S.D.N.Y. Upholds Strict Scienter Pleading Requirements
, (S.D.N.Y. Aug. 12, 2014), the District Court for the Southern District of New York granted Defendants A. Carl Mudd and Sheldon B. Saidman’s (the “Defendants”) motion to dismiss a securities fraud complaint (“Complaint”).
According to the allegations in the Complaint, ShengdaTech, Inc. (ShengdaTech or Company) manufactured nano-precipitated calcium carbonate, an additive used in tires and other products. ShengdaTech went public in 2007 through a reverse merger with a shell company incorporated in Nevada. In 2008, the Company disclosed in SEC reports $824 million in net sales and $36.03 million in net income. For the same period, ShengdaTech disclosed in reports filed with the Chinese Administration of Industry and Commerce (“AIC”) only $9.5 million in net sales and a net loss of $2 million. In 2009, ShengdaTech reported $102.1 million in net sales and $23.1 million in net income to the SEC; $6.07 million in net sales and a net loss of $6.2 million to the AIC.
The Complaint asserted that, in March 2011, KPMG HK, the outside accountant, informed the audit committee that there were “significant inconsistencies” in its findings and ShengdaTech’s records and that “management had misdirected, intercepted and/or otherwise interfered with  confirmation requests and responses.” The board immediately formed a special committee (“Special Committee”), which included both Defendants, to investigate the issue. In April 2011, KMPG resigned as auditor. In resigning, the Auditor was alleged to have stated:
“[S]enior management of the Company had not taken, and the Company's Board of Directors had not caused senior management to take, timely and appropriate remedial actions with respect to discrepancies and/or issues relating to the Company's financial records that were identified during the course of the audit for the year ended December 31, 2010.”
In August 2011, counsel for the Special Committee presented an initial report that "confirmed material irregularities and/or inaccuracies in the financial records of the Company." The same day, the Special Committee authorized the filing of a petition for Chapter 11 bankruptcy.
A number of shareholders (the “Plaintiffs”) initiated suits against ShengdaTech and the Defendants, alleging, in part, that the Defendants violated Section 10(b) of the Exchange Act and Rule 10b-5, as well as Section 20(a) of the Exchange Act. The Defendants’ filed a motion to dismiss the Complaint as it dealt with them individually.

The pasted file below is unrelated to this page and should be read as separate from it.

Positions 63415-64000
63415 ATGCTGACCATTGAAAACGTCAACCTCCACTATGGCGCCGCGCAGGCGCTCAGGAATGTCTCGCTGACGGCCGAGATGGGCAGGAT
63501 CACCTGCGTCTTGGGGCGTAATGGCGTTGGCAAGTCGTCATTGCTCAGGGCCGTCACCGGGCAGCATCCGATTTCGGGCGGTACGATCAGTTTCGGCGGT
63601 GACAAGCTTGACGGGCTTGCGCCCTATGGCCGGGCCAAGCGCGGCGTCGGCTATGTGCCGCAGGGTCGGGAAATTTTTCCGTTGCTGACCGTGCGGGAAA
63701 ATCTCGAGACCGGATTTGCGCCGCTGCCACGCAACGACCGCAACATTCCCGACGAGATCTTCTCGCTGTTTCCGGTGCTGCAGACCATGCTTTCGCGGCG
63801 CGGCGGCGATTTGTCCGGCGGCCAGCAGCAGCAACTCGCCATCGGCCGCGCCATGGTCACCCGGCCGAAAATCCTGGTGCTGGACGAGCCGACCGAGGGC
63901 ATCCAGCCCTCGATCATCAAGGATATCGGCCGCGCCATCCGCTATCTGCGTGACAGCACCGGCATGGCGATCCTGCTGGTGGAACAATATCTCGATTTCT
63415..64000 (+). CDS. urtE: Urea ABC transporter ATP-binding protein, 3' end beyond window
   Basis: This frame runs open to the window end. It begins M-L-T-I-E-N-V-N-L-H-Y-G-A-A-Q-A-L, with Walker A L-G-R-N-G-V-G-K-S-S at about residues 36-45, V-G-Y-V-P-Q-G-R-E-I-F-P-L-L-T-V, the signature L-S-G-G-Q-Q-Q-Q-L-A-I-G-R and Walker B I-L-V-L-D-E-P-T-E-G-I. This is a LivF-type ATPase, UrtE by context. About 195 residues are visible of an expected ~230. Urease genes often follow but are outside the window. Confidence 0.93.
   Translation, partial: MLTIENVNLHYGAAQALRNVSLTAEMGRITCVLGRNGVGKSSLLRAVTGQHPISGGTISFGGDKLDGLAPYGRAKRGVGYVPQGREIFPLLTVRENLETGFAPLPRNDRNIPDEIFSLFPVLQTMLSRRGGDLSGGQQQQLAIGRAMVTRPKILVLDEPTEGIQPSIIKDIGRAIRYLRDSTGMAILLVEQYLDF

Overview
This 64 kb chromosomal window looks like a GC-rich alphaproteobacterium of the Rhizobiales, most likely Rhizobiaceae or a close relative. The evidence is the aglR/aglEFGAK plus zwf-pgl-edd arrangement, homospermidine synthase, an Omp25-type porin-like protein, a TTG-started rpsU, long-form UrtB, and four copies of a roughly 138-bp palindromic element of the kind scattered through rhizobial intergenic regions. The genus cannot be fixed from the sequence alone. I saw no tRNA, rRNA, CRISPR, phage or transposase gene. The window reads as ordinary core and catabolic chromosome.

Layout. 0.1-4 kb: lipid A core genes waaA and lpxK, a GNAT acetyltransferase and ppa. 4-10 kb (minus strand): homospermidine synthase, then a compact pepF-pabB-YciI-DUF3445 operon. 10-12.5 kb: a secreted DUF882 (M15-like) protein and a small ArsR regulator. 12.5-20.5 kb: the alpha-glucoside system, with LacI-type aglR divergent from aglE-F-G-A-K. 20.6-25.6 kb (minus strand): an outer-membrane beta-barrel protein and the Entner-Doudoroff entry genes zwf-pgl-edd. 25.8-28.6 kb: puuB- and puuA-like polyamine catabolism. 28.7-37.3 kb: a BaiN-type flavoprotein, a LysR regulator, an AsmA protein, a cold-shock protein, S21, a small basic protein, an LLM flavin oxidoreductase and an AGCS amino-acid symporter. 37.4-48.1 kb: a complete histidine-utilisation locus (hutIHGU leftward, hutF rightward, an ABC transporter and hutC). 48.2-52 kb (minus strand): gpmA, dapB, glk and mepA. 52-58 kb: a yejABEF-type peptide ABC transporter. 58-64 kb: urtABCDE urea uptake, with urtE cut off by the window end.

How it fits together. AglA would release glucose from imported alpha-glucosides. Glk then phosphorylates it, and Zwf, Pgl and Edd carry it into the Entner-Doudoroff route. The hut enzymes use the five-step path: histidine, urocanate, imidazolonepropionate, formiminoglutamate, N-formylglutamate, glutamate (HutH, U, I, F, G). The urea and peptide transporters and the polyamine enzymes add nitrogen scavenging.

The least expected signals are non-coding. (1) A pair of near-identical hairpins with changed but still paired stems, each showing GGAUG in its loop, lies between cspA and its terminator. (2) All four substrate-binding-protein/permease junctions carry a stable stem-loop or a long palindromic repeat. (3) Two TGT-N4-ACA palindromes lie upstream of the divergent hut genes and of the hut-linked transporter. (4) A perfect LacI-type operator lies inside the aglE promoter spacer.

Securities fraud claims brought under § 10(b) of the Exchange Act and Rule 10b-5 have six elements: “(1) a material misrepresentation or omission by the defendant; (2) scienter; (3) a connection between the misrepresentation or omission and the purchase or sale of a security; (4) reliance upon the misrepresentation or omission; (5) economic loss; and (6) loss causation.”
Under the PSLRA, plaintiffs must plead a “strong inference” of scienter. Scienter in the Second Circuit may be established by showing the defendants had motive and opportunity to commit fraud or presenting “strong circumstantial evidence of conscious misbehavior or recklessness.” The inference of scienter must be “strong in light of other explanations.” Group pleading gives rise to a presumption that statements made in group-published information are “the collective work of those individuals with direct involvement in the everyday business of the company.”
The court found that the Complaint did not meet the strict pleading standard required to show scienter. A desire to sell ShengdaTech securities at inflated prices was a motive that could be applied to almost any corporate defendant and was, therefore, an insufficient motive to establish the required strong inference of scienter. The Complaint also, according to the court, lacked any specific allegation showing the Defendants had actual knowledge that the 2008 and 2009 filings were false.
The opinion further found that group pleading was inapplicable. Group pleading applied to individuals involved in the day-to-day management of an organization. By the very nature of their position as directors, however, the Defendants were not involved in day-to-day management.
For the above reasons, the District Court for the Southern District of New York granted the Defendant’s motion to dismiss the claims against them.
The primary materials for this post are available on the DU Corporate Governance website.